I never felt that uncomfortable in the company of this group but I longed for someone to find me again that would appreciate me like Grace did when she hugged and kissed me that Christmas in 1942. It was she who gave me the name Byers Hess. I was so proud to meet her friends and I especially liked the parties we had in the summers in her log playhouse in the backyard. It never seemed to bother anyone that I was a Plain (Mennonite) boy with long hair, a simple black coat with no lapel, a brown shirt worn without a necktie, and matching black belt-less pants. At that time I had a flat-topped black felt hat but I lost the hat some time and don’t know where. My hair has become straggly and I walk with a limp because my right leg is loose at the hip.
You may wonder where I have been all these years. Well for many years I lived in the attic of that white stucco house at 412 East Baltimore Street in Greencastle, Pennsylvania. It was a weird feeling to see my friend grow up and go away to college and rarely come up to the attic. The parents came up from time to time to take the winter clothes downstairs in the fall and back in the spring, to get the jelly jars during grape and peach season, to hang the big flag out on the 4th of July, and to hang the big Santa face in the attic window at Christmas. The mother started to clean out the attic in the 1960’s and I was so afraid she was going to give me away but she never did. Instead they took me to New Jersey where my old friend lived with her little girl named Susan. Susan had a lot of beautiful friends but she made room for me and included me in her play. But then the family moved to England and I ended up back in the attic in Greencastle. I sensed something was terribly wrong when the mother never came up to the attic anymore.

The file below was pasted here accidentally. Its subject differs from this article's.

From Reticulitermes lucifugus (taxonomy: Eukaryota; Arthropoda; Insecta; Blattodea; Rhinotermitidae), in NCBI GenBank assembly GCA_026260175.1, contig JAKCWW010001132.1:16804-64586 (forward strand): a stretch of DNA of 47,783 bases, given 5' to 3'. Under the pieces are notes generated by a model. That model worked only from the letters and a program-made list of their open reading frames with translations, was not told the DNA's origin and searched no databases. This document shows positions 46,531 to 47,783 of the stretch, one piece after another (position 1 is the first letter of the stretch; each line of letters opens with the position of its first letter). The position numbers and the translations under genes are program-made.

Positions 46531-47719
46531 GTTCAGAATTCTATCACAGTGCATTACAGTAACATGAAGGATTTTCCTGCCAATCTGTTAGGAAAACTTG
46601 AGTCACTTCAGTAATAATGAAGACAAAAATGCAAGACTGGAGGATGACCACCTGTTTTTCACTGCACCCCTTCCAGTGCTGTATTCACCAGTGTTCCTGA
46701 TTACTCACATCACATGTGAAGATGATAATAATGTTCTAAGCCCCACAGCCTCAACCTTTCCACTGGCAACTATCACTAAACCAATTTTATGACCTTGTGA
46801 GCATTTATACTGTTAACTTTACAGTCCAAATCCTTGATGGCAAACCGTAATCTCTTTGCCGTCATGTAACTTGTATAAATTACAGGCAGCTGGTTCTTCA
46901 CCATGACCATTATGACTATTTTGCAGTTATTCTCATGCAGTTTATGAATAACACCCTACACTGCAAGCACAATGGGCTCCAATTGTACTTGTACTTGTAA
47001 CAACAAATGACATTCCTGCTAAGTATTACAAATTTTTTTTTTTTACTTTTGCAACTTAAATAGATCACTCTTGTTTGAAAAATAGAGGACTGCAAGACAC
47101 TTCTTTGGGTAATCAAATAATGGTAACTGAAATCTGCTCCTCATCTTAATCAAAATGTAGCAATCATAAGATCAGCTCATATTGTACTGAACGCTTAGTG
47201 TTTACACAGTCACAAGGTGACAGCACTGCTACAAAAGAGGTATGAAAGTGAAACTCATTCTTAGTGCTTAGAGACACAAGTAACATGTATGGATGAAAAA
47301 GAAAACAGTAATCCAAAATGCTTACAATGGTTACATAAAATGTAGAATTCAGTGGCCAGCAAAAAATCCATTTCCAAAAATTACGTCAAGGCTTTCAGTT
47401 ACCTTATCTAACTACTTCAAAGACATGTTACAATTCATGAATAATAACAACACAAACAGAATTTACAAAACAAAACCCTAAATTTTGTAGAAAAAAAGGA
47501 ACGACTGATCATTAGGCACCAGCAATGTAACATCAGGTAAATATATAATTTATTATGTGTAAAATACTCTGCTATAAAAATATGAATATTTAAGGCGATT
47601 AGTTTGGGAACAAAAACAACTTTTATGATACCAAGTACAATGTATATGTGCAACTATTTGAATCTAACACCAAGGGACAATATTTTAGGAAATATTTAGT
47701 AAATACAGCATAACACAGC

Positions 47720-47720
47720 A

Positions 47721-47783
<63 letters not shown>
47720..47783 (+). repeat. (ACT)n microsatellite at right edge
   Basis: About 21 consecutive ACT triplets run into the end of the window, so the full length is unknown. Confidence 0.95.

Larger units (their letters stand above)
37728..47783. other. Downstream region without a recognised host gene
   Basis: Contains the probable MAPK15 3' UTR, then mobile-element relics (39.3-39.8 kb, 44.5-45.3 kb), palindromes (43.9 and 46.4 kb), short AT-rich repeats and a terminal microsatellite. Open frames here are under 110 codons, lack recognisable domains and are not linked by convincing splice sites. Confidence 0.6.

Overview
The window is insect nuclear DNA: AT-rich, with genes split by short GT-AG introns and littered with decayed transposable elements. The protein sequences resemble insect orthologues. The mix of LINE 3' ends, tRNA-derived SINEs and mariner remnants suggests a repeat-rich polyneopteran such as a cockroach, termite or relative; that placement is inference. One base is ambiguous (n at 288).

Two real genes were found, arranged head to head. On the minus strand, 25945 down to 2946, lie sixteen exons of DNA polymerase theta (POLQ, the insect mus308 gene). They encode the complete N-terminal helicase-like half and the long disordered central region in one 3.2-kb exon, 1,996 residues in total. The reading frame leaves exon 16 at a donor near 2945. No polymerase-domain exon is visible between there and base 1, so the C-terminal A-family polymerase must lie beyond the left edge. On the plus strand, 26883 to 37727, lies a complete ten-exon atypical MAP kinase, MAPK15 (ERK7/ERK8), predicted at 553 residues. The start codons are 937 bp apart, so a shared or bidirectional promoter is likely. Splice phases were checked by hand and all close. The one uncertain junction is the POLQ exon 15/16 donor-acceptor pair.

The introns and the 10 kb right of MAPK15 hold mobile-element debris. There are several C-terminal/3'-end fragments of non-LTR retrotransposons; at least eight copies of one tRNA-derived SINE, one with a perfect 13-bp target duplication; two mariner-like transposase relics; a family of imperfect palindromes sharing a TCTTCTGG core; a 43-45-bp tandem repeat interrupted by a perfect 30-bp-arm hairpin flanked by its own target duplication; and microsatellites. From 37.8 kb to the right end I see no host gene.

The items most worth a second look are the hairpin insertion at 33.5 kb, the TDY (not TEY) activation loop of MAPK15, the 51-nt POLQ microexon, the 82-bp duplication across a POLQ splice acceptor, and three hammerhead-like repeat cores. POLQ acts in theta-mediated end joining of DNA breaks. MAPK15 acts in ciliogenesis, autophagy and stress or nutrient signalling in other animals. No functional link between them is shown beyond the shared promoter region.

Then Grace arrived and brought Susan to the attic to find toys. I’m glad they did not find me because they were so sad. It wasn’t until they moved to Rockville, Maryland, that I and the others joined them. Susan had her own room and played with me and many newcomers. However, she was much more athletic than her mother and preferred to do gymnastics or roller skate.
Years passed and I ended up in the basement. Mice scurried around us and nibbled on my hair. Suddenly I heard Grace moving boxes all around and I felt myself being squeezed together with this group for my first airplane ride. That is how I ended up in California in Susan’s house with her little girl Maya who looked with distain at our group; so Susan put the whole lot of us in their garage. What a predicament to be stuck in total darkness in this stuffy red box so close to all these females with seemingly no way out.
Luckily Grace found me in 2005. She and Isabelle, another granddaughter, took us to Grace’s new house and they actually played with us. We were all so happy. Isabelle’s happy face reminds me of how her grandmother looked when I first joined her when she was around the same age. Grace even told me she is going to take us on a car ride to meet her special friends in her writing group. They really liked us and what Grace wrote about us. She had to explain about the Plain people on the farm where her brother Charlie’s friend, the real Byers Hess, lived. on the road to Chambersburg, Pennsylvania.
Then in 2011 Grace disappeared for months and months. With Susan’s help she sold her home and moved to Sunrise Assisted Living in Walnut Creek, California. She had to get rid of so many things so she donated the lot of us along with her mother’s dolls and one belonging to her Great Aunt Alice to the Allison-Antrim Museum back in Greencastle, Pennsylvania. Susan and Grace packed us carefully with some stuff they called bubble wrap in a great big box for the trip in a big United Parcel Service truck.
Maybe some of Grace’s friends or their grandkids will drop in to see us when and if we are displayed in the museum there like Great Aunt Elsie Bert’s wedding dress was.
Grace Bert Cannon
(Grace’s family of dolls is displayed in the children’s bedroom of the Museum House, just waiting for your visit. See you soon.)
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